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Resource Ecology & Ecosystem Modeling (REEM) Program

Multispecies and Ecosystem Modeling

figure 1, see caption
Figure 1.  Network representation of the Gulf of Alaska groundfish food web in 2001.

In a recently accepted publication in the Canadian Journal of Aquatic and Fisheries Sciences, Drs. Sarah Gaichas (Resource Ecology & Ecosystem Modeling (REEM) Program) and Robert Francis (University of Washington) reviewed key concepts from graph theory and network analysis that have not traditionally been used in fisheries applications. They then applied these concepts to the food web of the Gulf of Alaska marine ecosystem to classify its structural properties, which suggest how the ecosystem as a whole may respond to heavy fishing pressure on its components.

Three conceptual models of network structure -- random, small world, and scale free -- each have different implications for system behavior and tolerance to perturbations. Gaichas and Francis constructed two food web network models using detailed quantitative information on the stomach contents of 57 predator (fish) species collected during trawl surveys of the Gulf of Alaska between 1981 and 2002. (Figure 1 shows one of the food webs, constructed using data from 2001.)

The resulting food webs displayed both small-world and scale-free network properties, suggesting that impacts on one species might spread to many through short interaction chains, and that while most food web connections are not critical, a small set of fished species support critical structural connections. Gaichas and Francis concluded that ecosystem-based fishery management should, therefore, first focus on protecting the highly connected species in the network to avoid structural impacts of fishing on the food web.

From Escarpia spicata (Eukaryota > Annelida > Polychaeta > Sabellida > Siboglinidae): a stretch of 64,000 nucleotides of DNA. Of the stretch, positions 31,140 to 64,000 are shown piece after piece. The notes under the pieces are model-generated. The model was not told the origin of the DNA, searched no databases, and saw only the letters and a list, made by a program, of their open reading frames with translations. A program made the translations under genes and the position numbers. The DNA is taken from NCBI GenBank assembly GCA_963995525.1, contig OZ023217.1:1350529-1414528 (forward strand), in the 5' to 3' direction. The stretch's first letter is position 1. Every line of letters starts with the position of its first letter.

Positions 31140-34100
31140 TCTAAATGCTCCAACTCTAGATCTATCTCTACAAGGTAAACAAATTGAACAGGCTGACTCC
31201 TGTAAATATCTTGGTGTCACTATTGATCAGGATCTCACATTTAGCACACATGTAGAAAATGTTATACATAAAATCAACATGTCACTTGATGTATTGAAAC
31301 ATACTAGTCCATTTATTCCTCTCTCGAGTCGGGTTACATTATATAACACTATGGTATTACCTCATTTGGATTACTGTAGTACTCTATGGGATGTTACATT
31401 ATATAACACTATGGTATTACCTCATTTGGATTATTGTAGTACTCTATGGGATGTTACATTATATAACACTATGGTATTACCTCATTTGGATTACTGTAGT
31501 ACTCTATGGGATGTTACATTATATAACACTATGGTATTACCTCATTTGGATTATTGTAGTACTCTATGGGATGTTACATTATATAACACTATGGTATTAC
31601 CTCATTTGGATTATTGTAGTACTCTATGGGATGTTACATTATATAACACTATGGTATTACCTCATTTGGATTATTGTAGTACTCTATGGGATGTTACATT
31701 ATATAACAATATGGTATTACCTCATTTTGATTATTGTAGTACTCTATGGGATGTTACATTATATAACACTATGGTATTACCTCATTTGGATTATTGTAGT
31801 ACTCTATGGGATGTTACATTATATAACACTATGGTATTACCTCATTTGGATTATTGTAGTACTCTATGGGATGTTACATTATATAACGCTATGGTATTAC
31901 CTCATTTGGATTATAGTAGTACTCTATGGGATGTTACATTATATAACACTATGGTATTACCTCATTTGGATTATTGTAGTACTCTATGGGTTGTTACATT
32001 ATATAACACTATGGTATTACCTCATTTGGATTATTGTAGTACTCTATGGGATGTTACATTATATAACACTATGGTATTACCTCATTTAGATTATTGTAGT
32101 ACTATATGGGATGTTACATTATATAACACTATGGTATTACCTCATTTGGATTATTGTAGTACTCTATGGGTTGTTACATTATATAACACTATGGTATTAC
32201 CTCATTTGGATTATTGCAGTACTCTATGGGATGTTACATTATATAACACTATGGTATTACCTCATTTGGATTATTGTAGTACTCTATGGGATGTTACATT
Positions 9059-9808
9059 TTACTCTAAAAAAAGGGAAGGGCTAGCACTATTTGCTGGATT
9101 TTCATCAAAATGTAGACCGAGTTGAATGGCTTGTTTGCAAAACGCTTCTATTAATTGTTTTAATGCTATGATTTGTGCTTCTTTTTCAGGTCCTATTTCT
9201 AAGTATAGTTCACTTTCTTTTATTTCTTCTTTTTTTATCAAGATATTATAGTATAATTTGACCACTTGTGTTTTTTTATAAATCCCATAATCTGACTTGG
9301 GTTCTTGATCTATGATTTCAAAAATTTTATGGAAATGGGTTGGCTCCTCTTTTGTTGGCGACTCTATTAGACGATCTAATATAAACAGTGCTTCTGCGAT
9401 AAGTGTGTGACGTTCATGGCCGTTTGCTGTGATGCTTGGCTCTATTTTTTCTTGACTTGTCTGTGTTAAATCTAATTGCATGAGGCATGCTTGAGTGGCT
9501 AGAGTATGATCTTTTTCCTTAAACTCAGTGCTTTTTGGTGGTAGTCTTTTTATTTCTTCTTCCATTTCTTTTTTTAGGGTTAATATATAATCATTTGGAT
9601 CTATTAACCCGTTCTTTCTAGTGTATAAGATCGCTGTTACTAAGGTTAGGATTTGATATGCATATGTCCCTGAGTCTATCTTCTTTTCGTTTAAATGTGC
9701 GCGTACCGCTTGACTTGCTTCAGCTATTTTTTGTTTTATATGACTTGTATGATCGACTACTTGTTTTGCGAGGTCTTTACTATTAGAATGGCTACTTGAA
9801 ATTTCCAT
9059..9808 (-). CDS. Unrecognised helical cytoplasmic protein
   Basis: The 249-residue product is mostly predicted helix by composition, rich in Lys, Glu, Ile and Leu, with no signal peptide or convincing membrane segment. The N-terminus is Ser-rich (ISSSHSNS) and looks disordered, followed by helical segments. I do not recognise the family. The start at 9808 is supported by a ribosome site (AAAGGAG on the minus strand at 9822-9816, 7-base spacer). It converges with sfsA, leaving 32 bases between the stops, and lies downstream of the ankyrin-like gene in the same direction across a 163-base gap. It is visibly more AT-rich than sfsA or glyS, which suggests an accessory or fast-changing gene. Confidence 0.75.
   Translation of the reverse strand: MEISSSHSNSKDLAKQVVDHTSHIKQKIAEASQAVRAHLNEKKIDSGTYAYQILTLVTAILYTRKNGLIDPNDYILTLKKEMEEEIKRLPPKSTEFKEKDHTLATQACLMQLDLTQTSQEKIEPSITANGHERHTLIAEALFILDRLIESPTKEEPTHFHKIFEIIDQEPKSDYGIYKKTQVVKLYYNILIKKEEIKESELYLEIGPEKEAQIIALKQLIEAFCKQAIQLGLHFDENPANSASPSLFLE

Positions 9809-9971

By Sarah Gaichas

BSIERP Modeling Component FEAST

Dr. Kerim Aydin, REEM Program, worked on substantial development of the central modeling component of the North Pacific Research Board (NPRB) Bering Sea Integrated Research Program (BSIERP). The model, FEAST (forage and euphausiid abundance in space and time) couples fish species, particularly forage species, to nutrients and plankton production on the grid of a regional oceanographic model (ROMS).

With respect to motile predators (fish and higher trophic levels), FEAST is designed around the "landscape approach" for modeling fish foraging, mortality, and growth. The landscape approach (also known as the dynamic habitat approach) treats the space of a model as a series of layers, each layer defining a different spatial (dynamic) quantification of habitat. For example, a temperature layer, a prey density layer, a prey size layer, and a mortality layer may be used, quantifying any given point for its "growth" or "predation" potential thus determining growth and survival (dynamic state variables) of the fish.

The landscape approach has been successful, for example, at predicting the distance at which fish congregate around a front; in a front between warm and cold water, warm or cold adapted fish will approach the front from either side, stopping where gain from frontal concentrations of prey are cancelled out by thermal stress. This can be a powerful tool for modeling dynamic climate scenarios in which fronts shift, break down, or otherwise change over time.

By Kerim Aydin

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